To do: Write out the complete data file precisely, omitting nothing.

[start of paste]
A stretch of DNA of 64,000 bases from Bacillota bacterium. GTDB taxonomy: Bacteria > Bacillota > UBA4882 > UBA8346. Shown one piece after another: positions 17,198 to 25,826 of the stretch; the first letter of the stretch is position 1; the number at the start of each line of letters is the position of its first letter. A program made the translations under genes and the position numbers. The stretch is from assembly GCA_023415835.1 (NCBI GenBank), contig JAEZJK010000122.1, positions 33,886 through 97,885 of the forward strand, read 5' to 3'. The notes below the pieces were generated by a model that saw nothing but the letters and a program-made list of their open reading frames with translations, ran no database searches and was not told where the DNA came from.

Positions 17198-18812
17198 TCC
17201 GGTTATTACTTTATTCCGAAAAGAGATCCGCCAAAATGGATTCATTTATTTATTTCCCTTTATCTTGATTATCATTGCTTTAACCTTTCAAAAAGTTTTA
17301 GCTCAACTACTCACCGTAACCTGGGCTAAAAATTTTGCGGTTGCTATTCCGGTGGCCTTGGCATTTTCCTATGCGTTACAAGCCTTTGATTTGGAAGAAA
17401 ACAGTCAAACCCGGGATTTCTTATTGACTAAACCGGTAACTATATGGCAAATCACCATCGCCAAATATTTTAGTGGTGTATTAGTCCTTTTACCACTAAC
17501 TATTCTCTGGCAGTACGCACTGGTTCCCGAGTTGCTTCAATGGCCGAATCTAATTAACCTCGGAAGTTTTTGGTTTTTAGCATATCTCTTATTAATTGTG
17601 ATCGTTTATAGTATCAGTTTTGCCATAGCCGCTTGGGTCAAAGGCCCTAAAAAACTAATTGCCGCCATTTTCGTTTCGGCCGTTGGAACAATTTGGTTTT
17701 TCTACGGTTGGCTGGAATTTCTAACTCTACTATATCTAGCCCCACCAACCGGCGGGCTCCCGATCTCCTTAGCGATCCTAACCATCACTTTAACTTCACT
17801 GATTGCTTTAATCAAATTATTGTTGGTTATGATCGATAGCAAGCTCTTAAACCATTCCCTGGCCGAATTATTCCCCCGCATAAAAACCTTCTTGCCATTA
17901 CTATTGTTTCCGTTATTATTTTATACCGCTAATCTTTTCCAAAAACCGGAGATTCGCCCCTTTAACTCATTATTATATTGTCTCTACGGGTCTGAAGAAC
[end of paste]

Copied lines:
A stretch of DNA of 64,000 bases from Bacillota bacterium. GTDB taxonomy: Bacteria > Bacillota > UBA4882 > UBA8346. Shown one piece after another: positions 17,198 to 25,826 of the stretch; the first letter of the stretch is position 1; the number at the start of each line of letters is the position of its first letter. A program made the translations under genes and the position numbers. The stretch is from assembly GCA_023415835.1 (NCBI GenBank), contig JAEZJK010000122.1, positions 33,886 through 97,885 of the forward strand, read 5' to 3'. The notes below the pieces were generated by a model that saw nothing but the letters and a program-made list of their open reading frames with translations, ran no database searches and was not told where the DNA came from.

Positions 17198-18812
17198 TCC
17201 GGTTATTACTTTATTCCGAAAAGAGATCCGCCAAAATGGATTCATTTATTTATTTCCCTTTATCTTGATTATCATTGCTTTAACCTTTCAAAAAGTTTTA
17301 GCTCAACTACTCACCGTAACCTGGGCTAAAAATTTTGCGGTTGCTATTCCGGTGGCCTTGGCATTTTCCTATGCGTTACAAGCCTTTGATTTGGAAGAAA
17401 ACAGTCAAACCCGGGATTTCTTATTGACTAAACCGGTAACTATATGGCAAATCACCATCGCCAAATATTTTAGTGGTGTATTAGTCCTTTTACCACTAAC
17501 TATTCTCTGGCAGTACGCACTGGTTCCCGAGTTGCTTCAATGGCCGAATCTAATTAACCTCGGAAGTTTTTGGTTTTTAGCATATCTCTTATTAATTGTG
17601 ATCGTTTATAGTATCAGTTTTGCCATAGCCGCTTGGGTCAAAGGCCCTAAAAAACTAATTGCCGCCATTTTCGTTTCGGCCGTTGGAACAATTTGGTTTT
17701 TCTACGGTTGGCTGGAATTTCTAACTCTACTATATCTAGCCCCACCAACCGGCGGGCTCCCGATCTCCTTAGCGATCCTAACCATCACTTTAACTTCACT
17801 GATTGCTTTAATCAAATTATTGTTGGTTATGATCGATAGCAAGCTCTTAAACCATTCCCTGGCCGAATTATTCCCCCGCATAAAAACCTTCTTGCCATTA
17901 CTATTGTTTCCGTTATTATTTTATACCGCTAATCTTTTCCAAAAACCGGAGATTCGCCCCTTTAACTCATTATTATATTGTCTCTACGGGTCTGAAGAAC